EFSA releases report on pesticide residues in European food

The European Food Safety Agency (EFSA) has published its latest report on pesticide residues found in food sold in Europe, providing encouraging results with room for further improvement.    

In the 2022 study, a record-breaking number of samples - over 110 000 - were collected and examined, representing a 25% increase from previous years. These samples included data from national control activities conducted by individual Member States, as well as contributions from Norway and Iceland.    

The report focused on 12 key food items, as outlined in the EU multi-annual control programs. These products consisted of apples, strawberries, peaches, red and white wine, lettuces, head cabbages, tomatoes, spinach, oat grains, barley grains, cow's milk, and pork fat. Notably, 51.4% of the samples were found to be free of quantifiable residues, while 47% had residues within or below the specified limits. Only 1.6% of samples exceeded the safe thresholds. This data reflects a positive trend compared to the previous analysis conducted in 2019, where the exceedance rate was 2%.    

Furthermore, the report assessed the risk to consumers regarding exposure to residues exceeding safety thresholds. The overall conclusion was that the risk remains low. However, EFSA outlined recommendations to enhance the efficiency of pesticide residue control systems across Europe, emphasizing the importance of continuous improvement.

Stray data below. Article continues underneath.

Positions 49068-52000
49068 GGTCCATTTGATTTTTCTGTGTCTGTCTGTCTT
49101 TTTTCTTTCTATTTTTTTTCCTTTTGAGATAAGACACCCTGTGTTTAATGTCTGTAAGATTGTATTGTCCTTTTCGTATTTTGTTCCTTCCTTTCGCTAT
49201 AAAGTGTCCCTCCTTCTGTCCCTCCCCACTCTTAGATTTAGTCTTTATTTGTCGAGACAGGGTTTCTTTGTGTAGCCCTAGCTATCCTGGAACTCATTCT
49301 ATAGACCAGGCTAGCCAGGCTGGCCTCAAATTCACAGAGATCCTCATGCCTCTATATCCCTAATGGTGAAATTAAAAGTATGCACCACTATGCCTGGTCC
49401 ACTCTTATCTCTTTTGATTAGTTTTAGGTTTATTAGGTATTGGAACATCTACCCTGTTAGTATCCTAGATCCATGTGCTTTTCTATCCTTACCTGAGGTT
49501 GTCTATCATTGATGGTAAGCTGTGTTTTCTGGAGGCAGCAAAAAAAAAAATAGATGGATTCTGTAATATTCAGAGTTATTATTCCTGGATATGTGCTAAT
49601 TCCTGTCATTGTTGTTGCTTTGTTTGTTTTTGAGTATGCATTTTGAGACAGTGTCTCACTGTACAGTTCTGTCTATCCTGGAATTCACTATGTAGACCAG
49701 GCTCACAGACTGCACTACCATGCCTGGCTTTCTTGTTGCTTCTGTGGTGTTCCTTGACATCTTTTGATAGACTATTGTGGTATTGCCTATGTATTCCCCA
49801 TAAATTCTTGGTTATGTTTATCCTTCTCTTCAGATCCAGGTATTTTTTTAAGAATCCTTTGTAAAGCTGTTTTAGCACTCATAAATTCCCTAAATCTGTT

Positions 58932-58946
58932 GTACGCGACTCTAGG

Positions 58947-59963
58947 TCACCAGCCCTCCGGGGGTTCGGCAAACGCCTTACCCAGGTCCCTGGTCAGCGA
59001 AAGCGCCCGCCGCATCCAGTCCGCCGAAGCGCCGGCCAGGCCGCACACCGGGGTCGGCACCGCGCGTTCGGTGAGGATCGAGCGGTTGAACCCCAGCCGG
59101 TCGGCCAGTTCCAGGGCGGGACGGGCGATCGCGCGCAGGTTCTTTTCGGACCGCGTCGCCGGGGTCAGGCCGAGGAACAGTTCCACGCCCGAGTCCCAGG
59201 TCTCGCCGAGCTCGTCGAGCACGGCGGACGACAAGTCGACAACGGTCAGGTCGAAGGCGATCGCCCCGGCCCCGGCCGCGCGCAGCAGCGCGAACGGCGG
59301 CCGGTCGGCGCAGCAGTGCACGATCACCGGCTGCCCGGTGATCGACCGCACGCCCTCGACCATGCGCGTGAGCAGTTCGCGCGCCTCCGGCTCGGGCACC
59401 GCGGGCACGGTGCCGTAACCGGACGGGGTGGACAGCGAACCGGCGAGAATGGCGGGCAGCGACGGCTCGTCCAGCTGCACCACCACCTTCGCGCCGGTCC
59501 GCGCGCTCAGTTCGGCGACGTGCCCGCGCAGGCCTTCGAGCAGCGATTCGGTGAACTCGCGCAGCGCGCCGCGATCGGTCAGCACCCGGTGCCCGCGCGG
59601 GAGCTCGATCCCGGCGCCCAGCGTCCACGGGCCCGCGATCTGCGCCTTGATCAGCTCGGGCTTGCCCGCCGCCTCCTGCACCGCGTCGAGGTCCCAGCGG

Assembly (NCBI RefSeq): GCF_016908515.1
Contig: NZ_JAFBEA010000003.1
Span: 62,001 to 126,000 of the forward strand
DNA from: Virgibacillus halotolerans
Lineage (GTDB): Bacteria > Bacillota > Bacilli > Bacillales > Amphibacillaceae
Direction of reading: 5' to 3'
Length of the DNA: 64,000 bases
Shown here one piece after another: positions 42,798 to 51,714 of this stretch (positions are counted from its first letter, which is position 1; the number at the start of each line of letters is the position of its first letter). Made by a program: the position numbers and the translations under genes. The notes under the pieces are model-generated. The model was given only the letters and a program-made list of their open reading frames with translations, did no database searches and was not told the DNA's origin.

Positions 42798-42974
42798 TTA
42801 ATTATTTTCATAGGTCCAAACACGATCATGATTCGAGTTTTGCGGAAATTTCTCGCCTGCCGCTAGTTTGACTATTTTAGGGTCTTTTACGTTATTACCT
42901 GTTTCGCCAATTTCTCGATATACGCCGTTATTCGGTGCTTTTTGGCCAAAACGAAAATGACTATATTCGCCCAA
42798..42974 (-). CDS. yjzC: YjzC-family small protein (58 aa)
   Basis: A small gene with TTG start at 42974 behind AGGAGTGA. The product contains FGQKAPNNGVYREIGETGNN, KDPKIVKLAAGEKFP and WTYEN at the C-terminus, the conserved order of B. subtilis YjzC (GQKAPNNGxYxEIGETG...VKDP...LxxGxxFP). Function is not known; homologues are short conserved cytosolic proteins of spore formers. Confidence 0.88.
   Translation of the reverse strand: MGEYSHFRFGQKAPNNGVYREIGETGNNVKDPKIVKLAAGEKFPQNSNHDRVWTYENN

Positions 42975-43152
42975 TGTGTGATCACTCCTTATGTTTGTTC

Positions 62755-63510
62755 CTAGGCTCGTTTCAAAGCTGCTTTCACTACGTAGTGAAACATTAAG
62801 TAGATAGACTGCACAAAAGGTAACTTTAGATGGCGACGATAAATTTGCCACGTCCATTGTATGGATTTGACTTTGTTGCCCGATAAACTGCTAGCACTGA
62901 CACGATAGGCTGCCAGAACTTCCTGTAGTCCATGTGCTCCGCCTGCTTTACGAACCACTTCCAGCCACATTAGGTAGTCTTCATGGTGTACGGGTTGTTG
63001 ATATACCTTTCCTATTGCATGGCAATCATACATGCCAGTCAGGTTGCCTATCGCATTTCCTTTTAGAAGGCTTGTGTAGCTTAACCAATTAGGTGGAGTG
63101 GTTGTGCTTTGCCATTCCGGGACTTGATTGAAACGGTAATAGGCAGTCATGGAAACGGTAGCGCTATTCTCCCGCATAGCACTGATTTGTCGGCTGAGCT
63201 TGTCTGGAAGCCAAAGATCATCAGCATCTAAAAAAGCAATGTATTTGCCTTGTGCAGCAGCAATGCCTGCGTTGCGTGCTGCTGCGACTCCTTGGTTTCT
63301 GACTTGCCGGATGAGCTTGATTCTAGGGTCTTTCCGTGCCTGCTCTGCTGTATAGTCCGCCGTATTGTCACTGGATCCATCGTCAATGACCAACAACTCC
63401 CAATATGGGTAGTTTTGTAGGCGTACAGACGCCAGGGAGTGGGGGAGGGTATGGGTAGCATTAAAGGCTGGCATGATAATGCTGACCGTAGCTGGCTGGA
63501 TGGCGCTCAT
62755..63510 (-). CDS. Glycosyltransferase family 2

To provide more detailed information, EFSA's interactive pages offer detailed information, including insights into the origin of analyzed samples and allow comparisons with data from previous reports. One specific focus was on glyphosate and its derivatives, where exceedances were minimal.    

Additionally, with regards to processed food products, certain items such as grape leaves, dried caraway seeds, dried parsley, dried wild herbs, and basil and edible flowers showed non-compliance rates above 10%. Tuna and honey were also identified as areas requiring greater attention within the category of animal-origin foods.    

Overall, the report highlights a positive trend in the reduction of pesticide residues in European food. While certain food items require continued monitoring and decisive action, the existing control network has proven effective. Continuous adjustments are being made to enhance the network's efficiency and ensure the highest standards of food safety and consumer protection.